So much for the three-peat.
"Captain America: Civil War" could have come out on top for the third straight weekend. It could even have lost 45 percent of last weekend's business (when it earned $72.6 million) and still outdistanced this weekend's three new wide releases. Even after three weeks, you might still have expected the Marvel mega-movie to outdistance three seemingly-undistinguished newcomers: a period action comedy starring no-longer-a-box-office-draw Russell Crowe and never-really-a-box-office-draw Ryan Gosling; a Seth Rogen comedy sequel, and a cartoon based on an app that everyone thought was really cool six years ago.
Nonetheless, "The Angry Birds Movie" knocked down "Captain America," along with "The Nice Guys" (pictured) and "Neighbors 2: Sorority Rising," as easily as a short stack of pigs. The cartoon earned an estimated $39.0 million, about $1 million more than distributor Sony had predicted. "Civil War" had to settle for second, with an estimated $33.1 million (down 54 percent from a week ago), while "Neighbors 2" debuted in third with an estimated $21.8 million, and "The Nice Guys" premiered at No. 4 with an estimated $11.3 million.
"Angry Birds" now boasts the second-biggest debut ever for a video game-based movie, behind only 2001's "Lara Croft: Tomb Raider" ($47.7 million). How did the feather-tufted projectiles take down the mighty Marvel Cinematic Universe and two newer rivals? Here's what "Angry Birds" had going for it.1. The "Birds" Empire Is Bigger Than You Thought
Remember when the first "Angry Birds" game came out in 2009? You had to have the app on your phone in 2010. By 2011, maybe you'd moved on, but apparently, kids (and many grown-ups) all over the world still love game house Rovio's furious Finnish feathered friends. After all, the movie has already earned an estimated $112.0 million overseas. And every time users played an "Angry Birds" game in recent months, they were either getting an actual or in-kind ad for the movie.
The film reportedly cost between $73 and $80 million to make, but Rovio has spent more than $100 million marketing it. Plus, Sony and Rovio got at least another $300 million in promotional support from some 100 merchandising partners worldwide, including McDonald's, Ziploc, Home Depot, Nestle, French car manufacturer Citroën, and Lego (which made six different "Angry Birds" construction sets available a few weeks ago).
That giant balloon of main character Red that you saw last Thanksgiving during the Macy's parade? Not a coincidence. This is the biggest campaign Sony has ever mounted for an animated feature.
3. Fans Liked the Execution
It earned a B+ grade at CinemaScore, indicating decent (if not great) word-of-mouth from ticketbuyers. Critics were less kind, giving it a 42 percent fresh rating at Rotten Tomatoes, but that's actually not so bad considering how poorly they rate most movies based on video games.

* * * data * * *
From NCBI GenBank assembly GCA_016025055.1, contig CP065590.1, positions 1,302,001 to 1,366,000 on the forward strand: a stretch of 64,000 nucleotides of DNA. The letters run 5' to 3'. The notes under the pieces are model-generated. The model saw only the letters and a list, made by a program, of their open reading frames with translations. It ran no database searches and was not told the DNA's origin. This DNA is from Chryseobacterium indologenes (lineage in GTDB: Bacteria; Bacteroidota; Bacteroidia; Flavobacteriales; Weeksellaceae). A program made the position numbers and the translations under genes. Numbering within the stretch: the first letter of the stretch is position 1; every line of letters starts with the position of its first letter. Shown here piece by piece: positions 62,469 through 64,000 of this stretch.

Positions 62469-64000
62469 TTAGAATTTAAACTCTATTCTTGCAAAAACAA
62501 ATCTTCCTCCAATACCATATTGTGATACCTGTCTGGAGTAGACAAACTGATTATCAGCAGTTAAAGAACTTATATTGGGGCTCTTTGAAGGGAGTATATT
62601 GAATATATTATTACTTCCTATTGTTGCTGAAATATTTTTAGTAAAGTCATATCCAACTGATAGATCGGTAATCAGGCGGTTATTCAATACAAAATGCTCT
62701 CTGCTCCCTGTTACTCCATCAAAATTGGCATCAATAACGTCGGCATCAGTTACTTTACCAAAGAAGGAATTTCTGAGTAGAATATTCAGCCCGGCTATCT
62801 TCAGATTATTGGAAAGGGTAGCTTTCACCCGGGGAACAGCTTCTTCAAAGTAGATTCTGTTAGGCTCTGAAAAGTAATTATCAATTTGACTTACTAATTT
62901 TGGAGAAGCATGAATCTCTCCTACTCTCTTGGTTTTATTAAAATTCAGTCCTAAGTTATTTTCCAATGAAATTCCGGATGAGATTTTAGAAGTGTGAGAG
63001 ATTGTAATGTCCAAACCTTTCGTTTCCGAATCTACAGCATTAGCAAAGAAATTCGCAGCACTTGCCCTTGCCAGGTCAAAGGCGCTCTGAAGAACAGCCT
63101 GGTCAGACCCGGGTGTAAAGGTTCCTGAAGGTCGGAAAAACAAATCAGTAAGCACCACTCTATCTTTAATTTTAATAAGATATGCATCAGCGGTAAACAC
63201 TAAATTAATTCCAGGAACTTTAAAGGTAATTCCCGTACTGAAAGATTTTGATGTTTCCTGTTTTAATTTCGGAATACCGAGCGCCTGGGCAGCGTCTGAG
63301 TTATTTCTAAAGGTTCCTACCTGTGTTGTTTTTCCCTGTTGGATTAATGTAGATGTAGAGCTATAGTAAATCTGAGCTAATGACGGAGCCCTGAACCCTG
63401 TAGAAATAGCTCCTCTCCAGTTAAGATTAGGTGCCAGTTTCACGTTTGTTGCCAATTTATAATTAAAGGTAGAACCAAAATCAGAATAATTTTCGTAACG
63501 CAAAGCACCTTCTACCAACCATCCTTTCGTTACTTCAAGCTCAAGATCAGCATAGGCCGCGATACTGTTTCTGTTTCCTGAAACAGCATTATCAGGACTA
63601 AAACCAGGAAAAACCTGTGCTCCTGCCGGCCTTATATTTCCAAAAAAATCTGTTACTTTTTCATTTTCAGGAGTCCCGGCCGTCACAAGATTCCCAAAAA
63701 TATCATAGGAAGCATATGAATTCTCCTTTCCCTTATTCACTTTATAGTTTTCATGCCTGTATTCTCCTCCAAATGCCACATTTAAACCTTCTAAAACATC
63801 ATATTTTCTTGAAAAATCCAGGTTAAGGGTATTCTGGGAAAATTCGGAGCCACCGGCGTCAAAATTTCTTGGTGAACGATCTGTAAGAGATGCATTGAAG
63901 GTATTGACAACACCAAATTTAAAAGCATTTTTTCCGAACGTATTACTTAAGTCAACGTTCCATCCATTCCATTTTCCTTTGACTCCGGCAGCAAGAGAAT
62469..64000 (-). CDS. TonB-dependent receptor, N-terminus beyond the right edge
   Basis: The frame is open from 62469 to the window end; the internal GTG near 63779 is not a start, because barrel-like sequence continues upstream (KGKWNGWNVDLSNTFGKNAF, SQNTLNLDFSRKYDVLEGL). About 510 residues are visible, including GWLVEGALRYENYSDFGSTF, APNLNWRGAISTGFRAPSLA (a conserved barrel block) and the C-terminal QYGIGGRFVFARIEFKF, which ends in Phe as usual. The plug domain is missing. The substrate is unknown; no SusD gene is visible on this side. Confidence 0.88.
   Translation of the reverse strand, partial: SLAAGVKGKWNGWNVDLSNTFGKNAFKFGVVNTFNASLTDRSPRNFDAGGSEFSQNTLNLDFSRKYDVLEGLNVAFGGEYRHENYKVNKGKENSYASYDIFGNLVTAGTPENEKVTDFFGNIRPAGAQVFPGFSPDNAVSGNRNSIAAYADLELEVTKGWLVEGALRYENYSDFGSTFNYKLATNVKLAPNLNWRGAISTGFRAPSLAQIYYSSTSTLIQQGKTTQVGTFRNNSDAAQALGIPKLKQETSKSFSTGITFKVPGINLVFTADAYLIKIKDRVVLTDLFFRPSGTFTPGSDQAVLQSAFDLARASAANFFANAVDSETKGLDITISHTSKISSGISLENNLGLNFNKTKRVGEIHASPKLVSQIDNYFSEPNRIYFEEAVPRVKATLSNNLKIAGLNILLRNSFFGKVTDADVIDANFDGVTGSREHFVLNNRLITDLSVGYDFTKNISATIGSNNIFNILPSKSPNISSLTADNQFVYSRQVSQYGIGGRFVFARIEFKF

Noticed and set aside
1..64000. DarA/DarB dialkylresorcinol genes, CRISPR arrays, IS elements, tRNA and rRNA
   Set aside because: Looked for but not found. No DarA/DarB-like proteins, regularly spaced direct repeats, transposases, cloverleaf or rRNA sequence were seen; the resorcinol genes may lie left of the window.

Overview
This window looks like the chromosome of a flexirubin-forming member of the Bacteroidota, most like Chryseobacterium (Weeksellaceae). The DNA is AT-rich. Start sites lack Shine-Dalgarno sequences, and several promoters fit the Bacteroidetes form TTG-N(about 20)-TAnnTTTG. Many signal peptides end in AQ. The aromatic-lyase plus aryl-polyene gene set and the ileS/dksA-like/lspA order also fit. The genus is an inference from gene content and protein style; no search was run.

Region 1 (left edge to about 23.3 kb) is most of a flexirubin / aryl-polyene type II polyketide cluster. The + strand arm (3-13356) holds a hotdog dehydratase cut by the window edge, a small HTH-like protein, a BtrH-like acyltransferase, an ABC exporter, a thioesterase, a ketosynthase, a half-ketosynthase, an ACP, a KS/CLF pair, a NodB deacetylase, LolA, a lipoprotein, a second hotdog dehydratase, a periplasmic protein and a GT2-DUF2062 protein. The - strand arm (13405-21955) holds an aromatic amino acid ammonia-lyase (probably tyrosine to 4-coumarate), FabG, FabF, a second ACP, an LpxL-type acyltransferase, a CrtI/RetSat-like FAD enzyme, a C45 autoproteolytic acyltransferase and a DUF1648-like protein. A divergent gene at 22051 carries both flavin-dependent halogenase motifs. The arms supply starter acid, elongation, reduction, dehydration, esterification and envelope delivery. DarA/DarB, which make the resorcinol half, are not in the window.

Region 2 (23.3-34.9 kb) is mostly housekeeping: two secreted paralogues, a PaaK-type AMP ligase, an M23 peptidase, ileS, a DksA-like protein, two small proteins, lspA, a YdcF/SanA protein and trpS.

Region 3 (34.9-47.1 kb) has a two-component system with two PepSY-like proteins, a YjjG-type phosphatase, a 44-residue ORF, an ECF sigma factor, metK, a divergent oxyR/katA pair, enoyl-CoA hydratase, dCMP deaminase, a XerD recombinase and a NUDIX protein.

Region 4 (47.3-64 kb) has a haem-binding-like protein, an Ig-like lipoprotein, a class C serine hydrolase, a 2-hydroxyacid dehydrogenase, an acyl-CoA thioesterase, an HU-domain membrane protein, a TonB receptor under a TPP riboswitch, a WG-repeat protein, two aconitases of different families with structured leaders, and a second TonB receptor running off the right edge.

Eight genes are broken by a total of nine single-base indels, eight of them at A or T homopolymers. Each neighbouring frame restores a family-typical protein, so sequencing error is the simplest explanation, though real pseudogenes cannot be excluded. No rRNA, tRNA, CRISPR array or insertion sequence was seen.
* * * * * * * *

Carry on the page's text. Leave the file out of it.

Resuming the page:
Kids may not care, but grown-ups may have noticed that the voices come from performers they've liked in grown-up comic roles, including four "Saturday Night Live" stars (Simpsons" scribe Jon Vitti.
"Our movie operates on the sophistication of any sort of Judd Apatow comedy," co-director Fergal Reilly recently told Entertainment Weekly. Then there's the soundtrack, which, in addition to featuring contemporary stars like Blake Shelton and Charli XCX (who both have voice roles in the film), also features '80s hits by Rick Astley, Scorpions, and Tone Loc that few viewers under 35 will appreciate.
Sony smartly moved the film up from its initial July 1 release date. As a result, "Angry Birds" is the first major animated movie in wide release since "Zootopia" back in March and will remain the only one until Pixar's "Finding Dory" on June 17. So it has the family demographic locked up. Its competition wasn't really competing for the same viewers, with "Neighbors 2" going after young adults and "Nice Guys" after older adults. "Captain America," of course, went after all three groups, but apparently, it couldn't withstand three new movies dividing up its audience.
Don't cry for Cap, though. On Sunday, "Civil War" became the first 2016 release to earn more than $1 billion worldwide. And of course, it's going to lead into future "Avengers" movies with "Infinity War."
Meanwhile, Rovio spent so much marketing "The Angry Birds Movie" that it had to lay off 40 percent of its staff last summer. And despite the film's global take so far of $151 million, "Angry Birds" is going to have to gross about $360 million worldwide just to break even (since about half that take will go to the theater owners). It may reach that mark, and a sequel is probably inevitable, but if Rovio is really going to turn this weekend's chart-topping debut into a viable franchise, it's going to have to knock down an awfully tall pig pile.